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What Is Death? Looking at Fear Around Death and Death As a Rite of Passage

Death is a term we are all familiar with, and yet, what is death? Different people have different understandings of what death is and it often brings up a lot of fear. In this article I share my understanding of death with you.

Death is transformation. It is transformation from one stage to another. It is the releasing of one form and the shifting into another.


Every day we encounter death. We may not perceive it this way, but that is what we do. Every day there are little deaths in our life. These include such things as:

  • Lighting a match or a fire - the wood dies to us in its wooden form and is transformed into ash.


  • Reading a book that touches us in some way - here the person we were before we read the book is transformed into the person with the new knowledge, the new thoughts, the new understanding


  • The hair that comes out when we brush it is dead, and a new hair is already growing in its place, yet the old hair still exists, just now it is detached from our body

Death comes to us in bigger ways in our life as well:

  • The breakdown of a friendship or relationship is a death that impacts us emotionally and the relationship that existed no longer is. Each party still lives on, and is now living a life that is transformed through the loss of that relationship


  • Through losing or leaving a job we are transformed again, no longer defined by that role, but by the new place we are in, whether that's another job, unemployment or retirement


  • Moving house is another significant death that we encounter, as we leave behind the events, the memories that are stored in the house and move on to new pastures, another new beginning

The death that people think of as 'death' is another such transformation. The examples of death above show that nothing really dies or ends. There is no period of non-existence, yet this is what many many people believe death to be: the complete ending of a person. Energy exists in different forms and may transform itself or be transformed, but it doesn't ever not exist: water changes from fluid to solid upon freezing. They are two different substances made from the same molecules. When water freezes, the fluidity is lost and ice is born. When ice melts, the solidity is lost and water is born. So it is with human life. We exist on earth in physical bodies, yet the bodies are not who we are. The bodies are simply a means for us to experience living in a physical world. When we die, when our physical body stops working, then the body is released to the ground and transformed back into the earth. When we die our spirit is released from the physical form and is no longer visible to most people. At this point we return to the spiritual realms. It is not that we no longer exist, it is that we are now in spirit form.

Whenever we encounter death, there is a certain amount of apprehension or fear. The bigger the death, the bigger the fear, because the change and transformation is bigger and so is the unknown that we are stepping into. People may stay in relationships they no longer want to be in because they are more afraid of what it would be like being single than of the discomfort of staying in the relationship. People who are made redundant often have a lot of fear to overcome because the future is unknown and it may feel that their future is out of their control. Whilst there may be excitement about moving house, there is also likely to be some trepidation at the thought of moving to a new neighbourhood where they will need to make new friends, make new contacts, where everything is unfamiliar to them. Yet once we make the leap, once we choose to be single and in a healthy relationship with ourselves rather than an unhealthy relationship with someone else, or once we decide that actually we hadn't been enjoying the job anyway and this is an opportunity to take the trip around the world we'd been saving for, or once we meet the neighbours and are welcomed, then all those fears are laid to rest. We begin a new chapter in our lives and we move on. In each of these cases we will have moved out of the lives of other people, but we are not dead. So it is when our bodies die, big death. We may hold fear around it because we don't know what happens when we die. Not many people come back to tell us! Yet, what if we embraced this transformation as a rite of passage? Then we would look upon it in an entirely different way. A rite of passage is a celebration of a stage we have reached in our lives, a developmental stage. The following are examples of rites of passage:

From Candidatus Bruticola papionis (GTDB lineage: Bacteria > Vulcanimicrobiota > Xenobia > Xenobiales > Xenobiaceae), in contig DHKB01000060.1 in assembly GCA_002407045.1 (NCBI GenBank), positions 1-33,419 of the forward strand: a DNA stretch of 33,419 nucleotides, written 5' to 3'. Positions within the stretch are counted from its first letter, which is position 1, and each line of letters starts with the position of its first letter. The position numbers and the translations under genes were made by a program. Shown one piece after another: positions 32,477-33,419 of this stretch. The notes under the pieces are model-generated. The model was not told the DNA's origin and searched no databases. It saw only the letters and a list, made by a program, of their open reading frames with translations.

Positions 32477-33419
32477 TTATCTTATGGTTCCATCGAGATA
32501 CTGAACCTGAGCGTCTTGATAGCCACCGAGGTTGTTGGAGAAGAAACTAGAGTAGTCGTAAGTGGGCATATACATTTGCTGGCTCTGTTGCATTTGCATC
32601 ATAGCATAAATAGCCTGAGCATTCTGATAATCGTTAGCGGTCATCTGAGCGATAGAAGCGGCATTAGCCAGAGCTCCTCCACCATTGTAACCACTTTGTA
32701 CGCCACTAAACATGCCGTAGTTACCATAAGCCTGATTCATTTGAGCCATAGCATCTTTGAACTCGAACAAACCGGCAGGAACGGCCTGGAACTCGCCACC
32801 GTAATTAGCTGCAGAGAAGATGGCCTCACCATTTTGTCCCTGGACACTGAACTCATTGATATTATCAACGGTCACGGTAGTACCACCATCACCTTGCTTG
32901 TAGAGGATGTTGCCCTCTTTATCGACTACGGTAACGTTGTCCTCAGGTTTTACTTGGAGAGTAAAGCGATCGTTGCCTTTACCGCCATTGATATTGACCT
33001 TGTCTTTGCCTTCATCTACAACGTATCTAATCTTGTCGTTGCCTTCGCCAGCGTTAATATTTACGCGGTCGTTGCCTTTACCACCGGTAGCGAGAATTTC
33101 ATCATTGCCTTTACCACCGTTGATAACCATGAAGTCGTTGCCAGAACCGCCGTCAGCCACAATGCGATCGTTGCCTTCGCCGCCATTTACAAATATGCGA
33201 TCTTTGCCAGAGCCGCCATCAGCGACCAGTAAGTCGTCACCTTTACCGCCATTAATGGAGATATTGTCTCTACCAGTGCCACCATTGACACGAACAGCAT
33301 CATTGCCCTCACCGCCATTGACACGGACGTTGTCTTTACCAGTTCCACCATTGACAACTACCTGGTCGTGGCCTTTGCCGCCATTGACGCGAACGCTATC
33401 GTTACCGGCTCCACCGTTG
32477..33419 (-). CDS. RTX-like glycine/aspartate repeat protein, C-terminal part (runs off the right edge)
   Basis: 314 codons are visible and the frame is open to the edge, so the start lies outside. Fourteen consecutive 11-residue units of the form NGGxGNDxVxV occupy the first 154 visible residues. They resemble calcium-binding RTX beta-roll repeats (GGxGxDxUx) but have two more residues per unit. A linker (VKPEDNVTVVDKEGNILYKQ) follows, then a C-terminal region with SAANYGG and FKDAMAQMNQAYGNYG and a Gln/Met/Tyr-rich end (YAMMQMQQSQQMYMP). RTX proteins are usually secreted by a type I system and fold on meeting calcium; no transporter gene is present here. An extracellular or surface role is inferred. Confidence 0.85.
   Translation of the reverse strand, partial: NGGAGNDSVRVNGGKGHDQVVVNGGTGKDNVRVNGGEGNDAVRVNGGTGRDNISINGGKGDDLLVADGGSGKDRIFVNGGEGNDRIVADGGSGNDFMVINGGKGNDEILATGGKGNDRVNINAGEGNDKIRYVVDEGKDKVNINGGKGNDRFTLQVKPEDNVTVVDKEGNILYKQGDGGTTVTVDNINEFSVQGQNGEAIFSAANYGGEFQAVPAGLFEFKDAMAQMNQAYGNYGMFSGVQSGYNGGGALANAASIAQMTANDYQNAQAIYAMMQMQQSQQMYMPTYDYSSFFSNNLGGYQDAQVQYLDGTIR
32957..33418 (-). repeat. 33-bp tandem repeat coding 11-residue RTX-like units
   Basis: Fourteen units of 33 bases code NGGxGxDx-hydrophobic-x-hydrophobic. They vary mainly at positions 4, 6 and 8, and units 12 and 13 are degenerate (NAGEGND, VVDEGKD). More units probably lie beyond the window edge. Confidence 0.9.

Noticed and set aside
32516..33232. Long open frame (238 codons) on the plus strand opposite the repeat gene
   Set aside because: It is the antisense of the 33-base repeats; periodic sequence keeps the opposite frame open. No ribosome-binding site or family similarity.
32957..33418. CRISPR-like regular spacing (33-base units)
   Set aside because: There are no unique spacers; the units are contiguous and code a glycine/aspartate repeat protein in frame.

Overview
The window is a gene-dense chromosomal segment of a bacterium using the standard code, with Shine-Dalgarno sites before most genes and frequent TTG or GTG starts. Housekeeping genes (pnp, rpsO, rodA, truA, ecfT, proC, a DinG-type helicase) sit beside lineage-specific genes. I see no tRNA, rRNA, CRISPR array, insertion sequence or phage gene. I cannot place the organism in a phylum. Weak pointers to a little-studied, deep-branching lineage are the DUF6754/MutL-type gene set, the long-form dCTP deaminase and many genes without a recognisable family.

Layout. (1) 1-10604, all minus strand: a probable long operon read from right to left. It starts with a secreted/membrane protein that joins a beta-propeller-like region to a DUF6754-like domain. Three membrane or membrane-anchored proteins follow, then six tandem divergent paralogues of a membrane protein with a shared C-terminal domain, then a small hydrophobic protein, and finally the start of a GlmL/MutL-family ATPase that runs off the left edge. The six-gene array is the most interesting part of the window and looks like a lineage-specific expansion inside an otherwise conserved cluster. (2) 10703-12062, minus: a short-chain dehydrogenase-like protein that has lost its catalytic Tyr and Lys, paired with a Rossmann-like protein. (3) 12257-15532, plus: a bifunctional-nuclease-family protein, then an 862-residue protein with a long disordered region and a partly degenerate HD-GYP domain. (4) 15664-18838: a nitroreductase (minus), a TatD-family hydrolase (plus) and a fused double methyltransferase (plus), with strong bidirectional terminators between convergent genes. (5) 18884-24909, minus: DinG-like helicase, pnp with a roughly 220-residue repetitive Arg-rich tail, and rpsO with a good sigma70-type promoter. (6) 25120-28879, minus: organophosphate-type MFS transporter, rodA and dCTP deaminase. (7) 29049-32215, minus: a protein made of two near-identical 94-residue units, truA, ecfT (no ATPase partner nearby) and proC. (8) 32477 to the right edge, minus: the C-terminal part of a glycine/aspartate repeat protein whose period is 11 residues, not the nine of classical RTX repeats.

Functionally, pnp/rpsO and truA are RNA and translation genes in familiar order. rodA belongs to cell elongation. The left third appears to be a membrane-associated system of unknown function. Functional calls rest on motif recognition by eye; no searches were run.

• reaching puberty and our bodies become capable of creating new life

  • turning 18 and being seen as mature enough to make our own life decisions such as voting and getting married

  • graduating from school or university

  • getting married or formally committing to a long term relationship

  • having a child

  • reaching menopause

So if we add death to this list, then this would be a rite of passage of having completed what we set out to do in this lifetime in this physical body. It is a completion and yet also the beginning of the next stage. With all rites of passage, it doesn't mean that we have come to the end - it is a marking of a significant event along our life journey. It is noting our achievement and that this achievement paves our way for the next step. So death is also noting our achievement and paving our way for the next step.


Through Loving Transformation, Ruby Starheart provides a unique service to parents and siblings grieving the loss of a child in their family. She supports you through grief and grieving, into healing and then on to find or rediscover your passion in life and then helps you to achieve it. For more information visit: [http://www.loving-transformation.com]


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